Assignment 3: Simulated Activity 2: Providing Feedback to Students Example

Assignment 3: Simulated Activity 2: Providing Feedback to StudentsAssignment 3: Simulated Activity 2: Providing Feedback to Students

Providing clear and actionable feedback to students is one of the primary responsibilities of an online instructor. It may be a challenge, but it is also an invaluable opportunity to shape and scaffold student learning. In this activity, you experience three multimedia simulations in which you must decide how best to respond.

To Prepare:

Click on the Online Teaching Simulation. Go to Module 4 and find the “Providing Feedback to Students” link, which will take you to three scenarios: “Nancy Wants Special Treatment,” “Reggie Wants Extra Credit,” and “Edgar’s Late Assignments.” Consider how you will respond to each.

By Day 3 of Week 8

For each scenario, assess the situation and choose a decision path to see the potential outcome. Go back to the beginning of each scenario and follow different paths to see how alternate responses might influence the results.

By Day 7 of Week 8

Submit a 500-word analysis of the interactions you had with simulated students in this activity. Address the following questions in your analysis:

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  • Which choices led to better outcomes for each student? Explain why.
  • Which choices led to worse outcomes for each student? Explain why.
  • What insights did you gain from this activity?


 Providing Feedback to Students

Reggie Wants Extra Credit

In this scenario, Reggie wants extra credit to boost his overall grade from 83 percent to 90 percent. The professor assesses the situation and determines that Reggie can attain 90 percent on his grades without getting extra credit. The feedback from the professor’s responses guided Reggie towards taking complete responsibilities for the grade he gets.

The professor was able to attain this by maintaining his original boundary of not offering extra credit option. In addition to this, the professor was able to provide Reggie with an alternative solution which will also be beneficial to the entire class.

The professor’s approach offered the best outcome for the student because it helps the student take responsibility for his actions while sticking to his initial decision of not offering extra credit options for all the students. The worst choice in this instance would be telling him to communicate with his classmates to discuss if they would be willing to take the extra credit option and then offering extra credit assignment.

This choice would have set a dangerous precedent where students will be requesting 0mfor extra credit assignments whenever they do not perform well on their assignments. From this assignment, I was able to learn how to deal with students who want additional assignment in order to boost their overall grade.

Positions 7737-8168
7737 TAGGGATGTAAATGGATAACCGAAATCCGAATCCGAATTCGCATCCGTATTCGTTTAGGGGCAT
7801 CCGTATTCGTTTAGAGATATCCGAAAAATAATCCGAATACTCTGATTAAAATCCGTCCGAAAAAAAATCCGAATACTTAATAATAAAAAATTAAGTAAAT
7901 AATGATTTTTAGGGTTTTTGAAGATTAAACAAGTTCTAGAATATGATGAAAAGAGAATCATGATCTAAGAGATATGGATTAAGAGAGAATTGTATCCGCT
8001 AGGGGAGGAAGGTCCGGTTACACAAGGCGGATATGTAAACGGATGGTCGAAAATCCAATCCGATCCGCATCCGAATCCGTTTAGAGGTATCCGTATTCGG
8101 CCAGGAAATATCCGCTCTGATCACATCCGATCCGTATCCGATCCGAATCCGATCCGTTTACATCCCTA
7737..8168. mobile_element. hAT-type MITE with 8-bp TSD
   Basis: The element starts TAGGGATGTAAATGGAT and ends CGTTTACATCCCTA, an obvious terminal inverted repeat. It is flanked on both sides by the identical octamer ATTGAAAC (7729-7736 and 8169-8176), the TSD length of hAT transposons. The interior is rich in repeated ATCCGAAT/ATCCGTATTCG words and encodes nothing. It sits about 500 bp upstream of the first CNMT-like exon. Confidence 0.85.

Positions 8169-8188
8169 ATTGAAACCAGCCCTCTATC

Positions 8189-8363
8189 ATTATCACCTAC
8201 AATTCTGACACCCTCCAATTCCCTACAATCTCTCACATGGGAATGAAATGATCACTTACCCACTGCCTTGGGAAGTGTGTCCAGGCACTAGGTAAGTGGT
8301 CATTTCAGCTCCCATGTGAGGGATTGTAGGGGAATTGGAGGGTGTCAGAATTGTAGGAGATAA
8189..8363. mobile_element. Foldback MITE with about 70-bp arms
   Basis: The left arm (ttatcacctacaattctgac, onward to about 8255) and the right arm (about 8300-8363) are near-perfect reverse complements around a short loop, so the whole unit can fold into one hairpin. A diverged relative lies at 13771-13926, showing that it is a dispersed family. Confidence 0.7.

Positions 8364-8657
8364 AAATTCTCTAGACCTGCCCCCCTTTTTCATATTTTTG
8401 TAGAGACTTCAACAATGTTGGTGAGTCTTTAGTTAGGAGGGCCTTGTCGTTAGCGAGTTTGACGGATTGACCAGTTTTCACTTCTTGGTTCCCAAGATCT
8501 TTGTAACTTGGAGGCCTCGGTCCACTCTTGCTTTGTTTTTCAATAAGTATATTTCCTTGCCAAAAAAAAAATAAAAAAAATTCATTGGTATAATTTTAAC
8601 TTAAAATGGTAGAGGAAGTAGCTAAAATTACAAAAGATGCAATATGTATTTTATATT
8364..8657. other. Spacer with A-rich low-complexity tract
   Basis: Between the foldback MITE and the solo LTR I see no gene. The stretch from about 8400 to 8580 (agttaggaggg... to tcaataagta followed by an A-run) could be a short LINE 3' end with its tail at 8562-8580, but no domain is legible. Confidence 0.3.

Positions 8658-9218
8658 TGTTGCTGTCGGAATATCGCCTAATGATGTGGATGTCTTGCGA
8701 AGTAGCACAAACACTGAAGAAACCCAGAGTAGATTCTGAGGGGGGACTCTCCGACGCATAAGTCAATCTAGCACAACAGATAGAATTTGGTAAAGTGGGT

I learned that it is better to encourage such students to work smart on their weekly assignments so that they do not require extra credit assignments to boost their grades.

Nancy Wants Special Treatment

In this scenario, Nancy wants the professor to be reviewing her class assignments because she feels that her classmates are not able to offer an in-depth review and response to her work. The professor looks at the situation and determines that Nancy should work communicate with her peers so that she can discuss her issues and develop a solution that they can apply moving forward.

This is the best solution in this scenario. By allowing Nancy to follow the best practices, the professor is able to create the best possibility for the students to resolve their issues amongst themselves. The worse solution to this scenario would be the professor agreeing to review Nancy’s work.

This would set a bad precedent to the rest of the class and would create a perception that Nancy is superior to the other students. From this scenario, I learned about how to handle students who believe they are intellectually “superior” to the other students.

As an educator, it is my responsibility to direct such students to engage with fellow students and not to look down on them because they believe they don’t have the same intellectual capacity.

Edgar’s Late Assignments

In this scenario, Edgar wants the professor to pardon him for submitting his assignment late. The students offer his explanation stating that he was in Hawaii attaining a wedding of his friend’s brother in law. After assessing the situation, the professor decides to penalize Edgar for the late assignments and also advised him to focus on schoolwork and eliminate unnecessary distractions.

In addition to this, the professor proposes that Edgar schedules his time well so that he will be working within the set time frames and avoid turning in assignments late. This is the best choice since it maintains established policies and protocols regarding late assignments and offers a solution that the student can use in future to avoid this.

The worst choice would be to agree to be Edgar’s “alarm clock” by reminding him of when assignments are due. This would make Edgar complaisant and lazy and dependent on the professor. Through this scenario, I learned about how educators ought to support and guide students with a strong personality.


Module 4: Providing Feedback to Students. (2019). Retrieved 12 September 2019, from

Module 4: Providing Feedback to Students. (2019). Retrieved 12 September 2019, from

Module 4: Providing Feedback to Students. (2019). Retrieved 12 September 2019

Also check:  Assignment 2: Simulated Activity 1: Supporting Students